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Thursday, 20 August 2009
Page: 8515

Mr NEUMANN (12:21 PM) —I would remind the member for Dickson that in October 2007 the Institute of Health and Welfare handed down a report, a damning critique of the Howard government’s tenure on the Treasury benches when it came to health and hospital reform in this country. Even the member for Warringah, the former Minister for Health and Ageing, had to concede that he did not attend—at a time when he was available—a debate on health and hospital reform with the shadow opposition spokesperson, the now Minister for Health and Ageing. He had to concede that they had effectively defunded the health and hospital system in this country compared to the states and territories and the private sector, which took up the slack for the failure of the Howard government.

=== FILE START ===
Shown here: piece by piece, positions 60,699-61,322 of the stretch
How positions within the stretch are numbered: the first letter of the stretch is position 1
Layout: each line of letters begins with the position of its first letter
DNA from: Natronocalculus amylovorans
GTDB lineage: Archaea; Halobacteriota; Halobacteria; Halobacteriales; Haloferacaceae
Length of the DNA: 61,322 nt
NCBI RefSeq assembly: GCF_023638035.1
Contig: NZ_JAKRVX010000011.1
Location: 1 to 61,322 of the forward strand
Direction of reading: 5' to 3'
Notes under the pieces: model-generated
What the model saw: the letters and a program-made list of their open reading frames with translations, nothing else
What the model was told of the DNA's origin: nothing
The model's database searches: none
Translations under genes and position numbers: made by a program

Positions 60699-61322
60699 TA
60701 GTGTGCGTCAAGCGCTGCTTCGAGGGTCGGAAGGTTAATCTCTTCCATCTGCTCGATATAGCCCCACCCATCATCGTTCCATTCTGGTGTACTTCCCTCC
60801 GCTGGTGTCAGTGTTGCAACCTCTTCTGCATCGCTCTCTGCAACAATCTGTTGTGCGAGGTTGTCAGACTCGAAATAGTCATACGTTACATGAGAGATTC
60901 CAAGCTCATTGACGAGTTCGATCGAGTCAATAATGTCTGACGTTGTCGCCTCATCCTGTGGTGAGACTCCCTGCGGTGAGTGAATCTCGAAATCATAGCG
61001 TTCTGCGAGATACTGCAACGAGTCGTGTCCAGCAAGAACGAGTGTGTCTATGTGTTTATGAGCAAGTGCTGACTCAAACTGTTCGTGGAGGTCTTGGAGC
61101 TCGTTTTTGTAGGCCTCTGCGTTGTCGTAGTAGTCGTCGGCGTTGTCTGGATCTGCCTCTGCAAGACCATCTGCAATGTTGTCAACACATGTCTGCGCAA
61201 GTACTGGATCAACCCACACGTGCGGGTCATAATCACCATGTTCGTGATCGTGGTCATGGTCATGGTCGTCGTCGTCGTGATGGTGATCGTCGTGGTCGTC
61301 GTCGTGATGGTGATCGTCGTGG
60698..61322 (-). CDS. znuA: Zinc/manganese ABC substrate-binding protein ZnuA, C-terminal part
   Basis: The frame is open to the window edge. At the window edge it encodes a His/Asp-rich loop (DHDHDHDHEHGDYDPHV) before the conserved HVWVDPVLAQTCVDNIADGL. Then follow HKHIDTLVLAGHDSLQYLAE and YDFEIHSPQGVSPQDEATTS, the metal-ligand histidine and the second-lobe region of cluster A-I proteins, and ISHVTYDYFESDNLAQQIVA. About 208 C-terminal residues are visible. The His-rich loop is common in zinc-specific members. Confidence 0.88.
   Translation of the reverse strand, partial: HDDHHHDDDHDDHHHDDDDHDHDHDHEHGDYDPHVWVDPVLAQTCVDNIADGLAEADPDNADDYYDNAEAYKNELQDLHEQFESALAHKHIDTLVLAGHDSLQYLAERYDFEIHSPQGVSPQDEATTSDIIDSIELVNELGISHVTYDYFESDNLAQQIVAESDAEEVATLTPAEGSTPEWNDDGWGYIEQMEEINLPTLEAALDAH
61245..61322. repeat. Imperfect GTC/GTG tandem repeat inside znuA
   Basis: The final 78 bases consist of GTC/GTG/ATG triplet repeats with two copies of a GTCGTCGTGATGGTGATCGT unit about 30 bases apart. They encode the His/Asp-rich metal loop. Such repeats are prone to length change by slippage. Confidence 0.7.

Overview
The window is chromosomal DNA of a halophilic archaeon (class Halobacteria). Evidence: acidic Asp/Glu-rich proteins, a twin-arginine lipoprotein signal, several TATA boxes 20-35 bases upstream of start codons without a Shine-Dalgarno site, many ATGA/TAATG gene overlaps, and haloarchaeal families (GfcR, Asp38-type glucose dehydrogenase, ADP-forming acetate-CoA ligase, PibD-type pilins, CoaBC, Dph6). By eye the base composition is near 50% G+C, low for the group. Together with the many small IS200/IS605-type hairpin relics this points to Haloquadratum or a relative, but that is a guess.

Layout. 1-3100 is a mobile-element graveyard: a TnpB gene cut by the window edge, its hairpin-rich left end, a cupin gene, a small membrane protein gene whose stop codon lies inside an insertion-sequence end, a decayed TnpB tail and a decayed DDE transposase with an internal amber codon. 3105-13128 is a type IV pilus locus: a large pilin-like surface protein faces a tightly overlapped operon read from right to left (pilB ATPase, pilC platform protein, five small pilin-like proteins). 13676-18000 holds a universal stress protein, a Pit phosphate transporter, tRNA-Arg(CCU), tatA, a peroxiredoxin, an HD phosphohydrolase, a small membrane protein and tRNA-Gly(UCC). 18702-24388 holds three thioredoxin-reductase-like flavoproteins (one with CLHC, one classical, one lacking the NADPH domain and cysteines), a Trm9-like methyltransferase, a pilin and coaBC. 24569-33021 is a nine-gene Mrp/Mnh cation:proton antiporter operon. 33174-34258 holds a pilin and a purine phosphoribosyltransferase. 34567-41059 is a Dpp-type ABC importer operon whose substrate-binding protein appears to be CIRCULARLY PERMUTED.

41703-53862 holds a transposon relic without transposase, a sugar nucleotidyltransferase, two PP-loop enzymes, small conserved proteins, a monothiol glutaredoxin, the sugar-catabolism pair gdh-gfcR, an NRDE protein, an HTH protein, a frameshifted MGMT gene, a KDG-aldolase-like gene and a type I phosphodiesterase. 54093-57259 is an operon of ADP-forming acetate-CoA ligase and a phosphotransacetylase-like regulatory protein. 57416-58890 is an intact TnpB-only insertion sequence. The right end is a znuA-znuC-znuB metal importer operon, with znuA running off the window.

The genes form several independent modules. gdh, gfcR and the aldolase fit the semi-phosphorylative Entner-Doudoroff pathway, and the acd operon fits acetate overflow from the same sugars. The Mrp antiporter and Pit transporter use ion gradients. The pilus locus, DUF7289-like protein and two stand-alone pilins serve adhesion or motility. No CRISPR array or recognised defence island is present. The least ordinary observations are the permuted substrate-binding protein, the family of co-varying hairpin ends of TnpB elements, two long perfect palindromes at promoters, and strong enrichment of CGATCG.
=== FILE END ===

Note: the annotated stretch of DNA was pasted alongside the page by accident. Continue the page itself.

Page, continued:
The Howard government occupied the Treasury benches in this House from about March 1996 to November 2007. The real crisis when it came to midwives in this country developed in about 2001. We were not in office at that time. The Howard government had six years or more to resolve these issues. Did we hear any speeches from the member for Dickson in relation to the resolution of the issues concerning insurance, Medicare and PBS assistance for midwives and nurse practitioners? I cannot recall a speech on those issues during that time by the member for Dickson in relation to that. Due to the collapse of the insurance market after 9-11 and a landmark obstetrics birth injury case involving a payout of $11 million in 2002, this became a big crisis for midwives. With just over 200 privately practising midwives paying about $800 a year for insurance, there simply was not a large enough pool to fund a payout of that sort of magnitude. It is a bit rich for the member for Dickson to criticise us when those opposite did nothing for nearly 12 years to resolve these issues. It is almost like the slate has been wiped clean and the member for Dickson cannot understand what happened during that time.